Friday, July 17, 2009 favorite...

Golf is my favorite game. I have learnt it from my father. Not only for me, but for many people in the world, golf is remaining as the most favorite game. It gives me pleasure when I play golf. I would like to say a few word about my most favorite game, which is golf. Many people think that golf is an expensive game and they stay away from playing golf. It is not true. Any one who has interest and passion in golf can enjoy playing it.
A courage strains after the corpse.

It is the most exciting part of my year. Every year, I make plans to play golf and I search for many golf packages. Every time I get satisfied with golf and they stay in my memory all the time.

If you are looking out for golf vacations or golf packages, I would like to suggest you to go for Beach Golf. They are offering a good service and guidance in Golf. They have a variety of golf vacations and golf packages from which you can pick the one that attracts or well, interests you.

In my every single year planner, there will be a space for Beach which makes my whole year a pleasure one. I would like to thank the Myrtle people for giving me a memorable golf events every year. You can check out the Myrtle golf web site to know more about their services and guidances. You can also get helps from them which will guide you in making your golf vacation plans. I welcome every one in to the world of Golf, which is exciting and makes your life, a happy one.



Her artistic technique minimizes smoothness, especially its disregard for niceties of rhyme and places full emphasis on substance.

Because of her shyness, she did not circulate her work widely, and only a handful of her poems were published during her lifetime.

After her death, hundreds of her lyrical jewels were discovered and brought to life in the pages of posthumous works. Many were finished and studiously copied, while others were clearly not yet where the author wanted takes them. The first collection of Emily Dickinson’s work was published in 1890, but the third was not issued until 1945.

Her poems speak of great renunciation and hint that the “atom” she preferred was an unnamed married man, but this attachment seems to have been more a matter of introverted devotion than outgoing passion.


The daughter of a prominent lawyer, Emily Elizabeth Dickinson was born in Amherst, Massachusetts, where the spent nearly her entire life. She attended Amherst Academy and spent one year at Mary Lyon’s Female Seminary in South Hadley, now Mount Holyoke College. An extremely shy and introspective person, she remained quietly at home and did not travel, from the time she was 19 until her death. After she was 30 she withdrew more and more from casual contact with the world in order to concentrate on her writing.

Emily Dickinson’s work is remarkable for its defiance of Victorian convention, for its absolute honestly, for its intensity and for the way that the author displayed such reverence for intrinsic values.

Alarm to save a life...

No one in the world will deny a particular statement. It is none other than a saying which tells the importance of having a good health. The statement goes like this, "If health is lost, every thing is lost". It is very true. We can get back wealth, assets, friends and every other things if we lost them. But when we lose our health, we will lose everything. Therefore we have to give more prioritry to health. When it comes to elders' health like our grand father or grand mother or both of their health, we have to be even more careful about it.

Let me ask a question. What will you do when you come to know about a news that your grand father or your grand mother fell down at his / her place when he/she was alone at home?
You will get a shock ultimately right? Most of the grand parents in the world are helpless when they stay alone at home. That too when they meet with some accidents like falling down or any other things happen, they will be helpless to the extent that they cant contact any one and report about the problem.

Technology, as usual, comes here to help the man. You can now fix Alarm at your home, which will help your grand parents greatly when they are alone. There are cases where the grand parents are not even able to push a button. This Alarm would help them to get help in such situtations. Check out the web site to get more information about the new two products that ensure security to your life.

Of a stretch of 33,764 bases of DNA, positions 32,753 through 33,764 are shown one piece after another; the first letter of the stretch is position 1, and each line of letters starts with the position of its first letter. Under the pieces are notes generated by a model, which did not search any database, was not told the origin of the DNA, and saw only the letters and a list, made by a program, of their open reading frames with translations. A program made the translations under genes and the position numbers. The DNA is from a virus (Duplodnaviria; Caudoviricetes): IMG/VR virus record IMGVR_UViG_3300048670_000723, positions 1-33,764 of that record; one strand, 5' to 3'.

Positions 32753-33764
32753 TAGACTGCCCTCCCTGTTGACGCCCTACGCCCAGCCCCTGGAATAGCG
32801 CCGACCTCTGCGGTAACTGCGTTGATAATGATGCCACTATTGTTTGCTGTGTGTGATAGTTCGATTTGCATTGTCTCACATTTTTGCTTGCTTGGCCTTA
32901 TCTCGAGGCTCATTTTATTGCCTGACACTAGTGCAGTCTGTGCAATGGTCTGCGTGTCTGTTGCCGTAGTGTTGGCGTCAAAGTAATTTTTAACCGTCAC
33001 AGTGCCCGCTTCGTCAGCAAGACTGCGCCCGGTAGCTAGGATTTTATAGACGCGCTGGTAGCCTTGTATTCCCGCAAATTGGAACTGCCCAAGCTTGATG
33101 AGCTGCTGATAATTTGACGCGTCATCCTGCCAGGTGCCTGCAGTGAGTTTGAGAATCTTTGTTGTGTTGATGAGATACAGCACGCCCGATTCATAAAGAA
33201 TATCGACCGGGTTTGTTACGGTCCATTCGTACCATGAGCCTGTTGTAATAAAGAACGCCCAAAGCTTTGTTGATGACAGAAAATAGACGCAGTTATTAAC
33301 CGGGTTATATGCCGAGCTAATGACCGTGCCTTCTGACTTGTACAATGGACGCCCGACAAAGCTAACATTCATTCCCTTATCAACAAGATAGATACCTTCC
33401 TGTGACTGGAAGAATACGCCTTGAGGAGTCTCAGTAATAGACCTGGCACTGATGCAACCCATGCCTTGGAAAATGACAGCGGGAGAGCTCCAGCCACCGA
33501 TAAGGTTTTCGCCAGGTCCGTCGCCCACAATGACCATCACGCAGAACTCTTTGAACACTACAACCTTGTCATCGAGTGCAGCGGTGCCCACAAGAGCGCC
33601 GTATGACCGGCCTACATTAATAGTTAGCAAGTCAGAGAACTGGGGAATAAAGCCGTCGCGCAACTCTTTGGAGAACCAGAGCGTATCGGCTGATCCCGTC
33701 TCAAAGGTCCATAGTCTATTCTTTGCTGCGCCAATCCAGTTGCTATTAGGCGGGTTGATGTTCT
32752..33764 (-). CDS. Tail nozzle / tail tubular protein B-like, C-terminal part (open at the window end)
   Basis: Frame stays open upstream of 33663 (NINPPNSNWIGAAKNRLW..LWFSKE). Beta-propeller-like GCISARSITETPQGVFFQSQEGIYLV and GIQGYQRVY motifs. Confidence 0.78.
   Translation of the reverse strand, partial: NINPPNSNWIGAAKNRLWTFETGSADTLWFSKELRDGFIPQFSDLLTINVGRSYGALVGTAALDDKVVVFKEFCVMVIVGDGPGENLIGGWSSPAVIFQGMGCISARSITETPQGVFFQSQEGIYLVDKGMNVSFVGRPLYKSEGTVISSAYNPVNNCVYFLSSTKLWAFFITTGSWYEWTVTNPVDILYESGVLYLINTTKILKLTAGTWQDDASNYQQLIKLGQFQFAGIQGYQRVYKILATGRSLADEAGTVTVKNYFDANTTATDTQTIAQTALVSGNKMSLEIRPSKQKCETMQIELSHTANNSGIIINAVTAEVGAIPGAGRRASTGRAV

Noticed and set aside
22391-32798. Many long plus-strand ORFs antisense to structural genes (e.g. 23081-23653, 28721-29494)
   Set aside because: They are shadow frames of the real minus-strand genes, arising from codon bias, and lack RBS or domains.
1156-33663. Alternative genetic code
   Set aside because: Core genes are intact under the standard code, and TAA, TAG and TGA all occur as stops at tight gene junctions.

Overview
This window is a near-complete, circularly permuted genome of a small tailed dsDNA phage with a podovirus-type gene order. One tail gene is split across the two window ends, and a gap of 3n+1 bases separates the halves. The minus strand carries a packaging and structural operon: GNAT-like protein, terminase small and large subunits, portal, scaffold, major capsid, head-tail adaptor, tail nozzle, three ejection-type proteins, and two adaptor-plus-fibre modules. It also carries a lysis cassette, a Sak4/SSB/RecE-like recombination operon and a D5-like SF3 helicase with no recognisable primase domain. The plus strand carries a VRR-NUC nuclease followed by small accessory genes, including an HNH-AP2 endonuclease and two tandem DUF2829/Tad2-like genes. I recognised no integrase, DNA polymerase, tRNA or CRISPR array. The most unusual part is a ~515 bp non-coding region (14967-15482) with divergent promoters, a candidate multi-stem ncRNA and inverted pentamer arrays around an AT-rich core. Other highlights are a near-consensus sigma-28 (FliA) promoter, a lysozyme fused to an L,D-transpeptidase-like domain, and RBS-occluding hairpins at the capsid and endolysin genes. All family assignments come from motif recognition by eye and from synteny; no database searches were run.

Saturday, July 11, 2009

Jules Verne

Jules Verne sought to convey mystery by setting his works in places which were unfamiliar, yet believable and realistic. The Mysterious Island (1875) was set on the same, while Captain Hatteras (1866) and The Sphinx of Ice (1897) took place at the poles.

Readers also loved Jules Verne’s books because they had thrilling, fast-paced plots. In the immortal classic Around the World in Eighty Days (1873), the engaging hero Phineas Fogg is constantly in motion, never pausing for more than a couple of days in any one place, because he is taking part in the race of his lifetime.

He had an amazing insight into the trend of scientific invention, and many of his imaginary creations, from the submarine to the fax machine, were actually invented.


Jules Verne smooth, fast-paced writing style and his detailed descriptive passages truly anticipate the style of twentieth century science fiction. Riding the crest of public interest in science and invention in the nineteenth century, Verne’s books became immensely popular. Not only were they well-paced adventure stories, but they also transported readers to places they had never been. Verne focused the action of his novels in yet unexplored locations like outer space, the bottom of the ocean and deep inside the Earth, but in novels such as The Children of Captain Grant (1868), he carried his readers to South America and Australia, lands that were just as remote and exotic for most Europeans as the moon.


The father of modern science fiction, Jules Verne was born in Nates, studied law in Paries, and wrote for the stage before he began contributing science fiction to the Magazine of Education. His enormously successful Five weeks in a Balloon (1863) was the first of a long series of imaginative tales which exploited popular interest in the actual and potential achievements of nineteenth century science.

His success continued with A Journey to the Center of the Earth in 1864 and Twenty Thousand Leagues Under the Sea in 1870. The latter of which featured the legendary arch-villain Captain Nemo, skipper of the enormous submarine Nautilus.


While he was out of Russia, he wrote The Idiot (1868) and The Eternal Husband (1870) and began The Possessed. Back in St. Petersburg, he completed this tale, which attacked the embryonic Russian revolutionary movement. HE also composed the novels A Raw Youth (1875) and The Brothers Karamazov (1879-1880), his crowning achievement.